Bracelets make difference, fashion statement


Alakananada Mookerjee

What does a perky student on the SDSU campus have in common with an elderly cashier at Wal-Mart and a redoubtable Brookings motor licensing official? They belong to different age brackets, have different tastes in music and have different vocations in life. But all three are united in their support for a noble cause.

Something that started as pure fund-raising for cancer research soon bloomed into a fashion trend. Live Strong wristbands – the brainchild of cycling champion and cancer survivor Lance Armstrong – have taken the nation by storm ever since they made their appearance in June 2004.

Created by the Lance Armstrong Foundation and sponsored by the sports goods manufacturer, Nike, the wristbands were originally estimated to sell five million. But sales records soon far surpassed that figure. As of date, more than 33 million have been sold worldwide. Single-day sales soared past the 900,000 mark on Feb. 11, 2005 with the appearance of Armstrong and Sheryl Crow on the Oprah Winfrey Show.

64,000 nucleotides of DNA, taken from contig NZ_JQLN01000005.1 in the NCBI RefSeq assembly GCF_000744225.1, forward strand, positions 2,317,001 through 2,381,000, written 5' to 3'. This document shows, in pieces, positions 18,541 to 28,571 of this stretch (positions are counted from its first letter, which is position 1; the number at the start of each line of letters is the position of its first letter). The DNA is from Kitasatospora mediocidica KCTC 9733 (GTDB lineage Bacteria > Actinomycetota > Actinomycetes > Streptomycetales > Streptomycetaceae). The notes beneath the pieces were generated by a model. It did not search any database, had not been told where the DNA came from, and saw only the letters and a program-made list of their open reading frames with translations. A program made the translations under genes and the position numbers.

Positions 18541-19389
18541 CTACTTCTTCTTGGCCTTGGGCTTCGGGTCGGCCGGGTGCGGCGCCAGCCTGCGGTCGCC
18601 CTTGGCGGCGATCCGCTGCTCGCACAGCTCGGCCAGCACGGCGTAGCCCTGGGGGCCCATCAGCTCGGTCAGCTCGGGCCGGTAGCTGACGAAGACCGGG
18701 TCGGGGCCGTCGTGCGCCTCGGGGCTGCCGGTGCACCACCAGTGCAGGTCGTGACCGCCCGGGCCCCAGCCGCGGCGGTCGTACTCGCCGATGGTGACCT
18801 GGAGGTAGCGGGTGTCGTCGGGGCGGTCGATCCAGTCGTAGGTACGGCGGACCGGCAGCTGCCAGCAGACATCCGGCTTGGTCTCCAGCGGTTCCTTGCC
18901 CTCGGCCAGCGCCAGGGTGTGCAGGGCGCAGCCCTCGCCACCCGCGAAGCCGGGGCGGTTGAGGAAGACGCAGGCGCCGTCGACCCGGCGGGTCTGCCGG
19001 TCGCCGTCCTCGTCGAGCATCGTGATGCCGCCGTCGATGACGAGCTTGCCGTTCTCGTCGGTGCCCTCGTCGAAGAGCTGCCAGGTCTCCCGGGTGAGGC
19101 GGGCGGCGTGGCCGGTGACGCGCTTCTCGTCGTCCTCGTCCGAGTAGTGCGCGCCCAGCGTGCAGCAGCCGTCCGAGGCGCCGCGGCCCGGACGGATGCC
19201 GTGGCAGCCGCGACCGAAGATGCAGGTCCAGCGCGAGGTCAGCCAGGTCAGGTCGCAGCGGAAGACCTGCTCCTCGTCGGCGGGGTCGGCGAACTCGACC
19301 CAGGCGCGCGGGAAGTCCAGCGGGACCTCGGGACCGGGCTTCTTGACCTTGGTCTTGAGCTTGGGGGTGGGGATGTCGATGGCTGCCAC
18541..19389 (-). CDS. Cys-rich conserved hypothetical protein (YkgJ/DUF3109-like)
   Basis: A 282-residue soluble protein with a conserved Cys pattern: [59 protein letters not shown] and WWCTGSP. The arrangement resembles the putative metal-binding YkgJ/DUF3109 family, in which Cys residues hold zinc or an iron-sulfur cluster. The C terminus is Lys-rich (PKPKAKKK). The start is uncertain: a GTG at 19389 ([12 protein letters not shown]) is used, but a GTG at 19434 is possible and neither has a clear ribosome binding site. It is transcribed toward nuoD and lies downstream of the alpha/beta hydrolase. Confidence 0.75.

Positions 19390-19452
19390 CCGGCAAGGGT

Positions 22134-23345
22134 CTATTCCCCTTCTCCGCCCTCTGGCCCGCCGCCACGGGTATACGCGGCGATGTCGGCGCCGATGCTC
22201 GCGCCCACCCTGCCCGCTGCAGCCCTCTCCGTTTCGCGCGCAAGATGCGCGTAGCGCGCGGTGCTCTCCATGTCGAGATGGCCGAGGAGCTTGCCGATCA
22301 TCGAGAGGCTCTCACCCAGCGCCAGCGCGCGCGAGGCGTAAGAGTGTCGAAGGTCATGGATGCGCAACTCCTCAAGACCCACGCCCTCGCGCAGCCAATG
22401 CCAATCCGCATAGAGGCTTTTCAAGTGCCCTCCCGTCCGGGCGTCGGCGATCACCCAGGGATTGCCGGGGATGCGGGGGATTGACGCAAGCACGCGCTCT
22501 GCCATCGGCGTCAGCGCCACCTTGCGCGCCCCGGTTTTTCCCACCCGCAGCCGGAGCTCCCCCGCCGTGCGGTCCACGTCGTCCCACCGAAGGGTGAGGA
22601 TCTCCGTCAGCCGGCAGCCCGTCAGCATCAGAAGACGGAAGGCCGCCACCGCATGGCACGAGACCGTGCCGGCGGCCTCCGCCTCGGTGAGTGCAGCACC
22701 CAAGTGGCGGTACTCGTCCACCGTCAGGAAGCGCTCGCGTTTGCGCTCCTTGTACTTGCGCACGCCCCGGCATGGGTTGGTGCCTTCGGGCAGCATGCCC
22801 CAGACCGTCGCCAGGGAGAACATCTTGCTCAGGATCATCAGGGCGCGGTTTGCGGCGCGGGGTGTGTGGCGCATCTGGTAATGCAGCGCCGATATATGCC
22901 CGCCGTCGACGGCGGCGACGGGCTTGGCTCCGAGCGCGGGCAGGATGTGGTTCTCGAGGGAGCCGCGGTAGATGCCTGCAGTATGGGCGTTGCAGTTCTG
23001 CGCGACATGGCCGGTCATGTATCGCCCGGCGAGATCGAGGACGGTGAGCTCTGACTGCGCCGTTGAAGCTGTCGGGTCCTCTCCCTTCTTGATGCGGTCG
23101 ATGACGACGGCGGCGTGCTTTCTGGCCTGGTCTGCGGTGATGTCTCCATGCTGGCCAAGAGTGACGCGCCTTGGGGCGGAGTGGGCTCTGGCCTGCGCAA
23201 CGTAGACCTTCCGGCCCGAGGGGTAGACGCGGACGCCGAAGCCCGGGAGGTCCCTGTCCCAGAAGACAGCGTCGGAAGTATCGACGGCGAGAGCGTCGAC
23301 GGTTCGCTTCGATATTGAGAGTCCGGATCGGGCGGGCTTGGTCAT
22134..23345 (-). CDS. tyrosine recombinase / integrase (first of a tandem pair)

President Bush wears one. So do several celebrities such as Bono, Alec Baldwin, Bruce Willis, Robin Williams, Matt Damon and Ben Stiller.

The bands mean different things to different people.

“I first heard about them from friends. I thought, ‘I’ll get one because it’s a cool thing to wear and also because I support donations,'” said freshman Sarah Madison.

For others, it is about sporting a fan talisman. Marla Leitzke, who bought over 30 bands, said that she bought some for herself and some as gifts for her family.

“I wear the band because I am an Armstrong fan. But we have cancer in the family,” she said.

Thus, these bands are many things rolled into one. They are cool. They are casual. They are comfortable. They are trendy. Last, but not least, they support a charity.

The Sioux River Cyclery, the downtown outlet known for its two-wheelers, started selling the bands just a month or two after they were launched.

“We started selling the Live Strong wristbands right after the month they came out. We sold about 2,000 last year alone. We sell each for a dollar, though the postage on each band is about 30 cents,” said Robb Rasmussen, owner and manager.

They are made of rubber and come in close to a dozen shades and color combos. The first-generation bands that rolled out of the Armstrong Foundation are yellow. Because of their popularity, other organizations too, came out with copycat wristbands that are available in numerous other shades.

These bands include pink for breast cancer research, red for AIDS research, a combination of white and blue for tsunami relief, gray for “Jesus Loves Me,” and many, many more.

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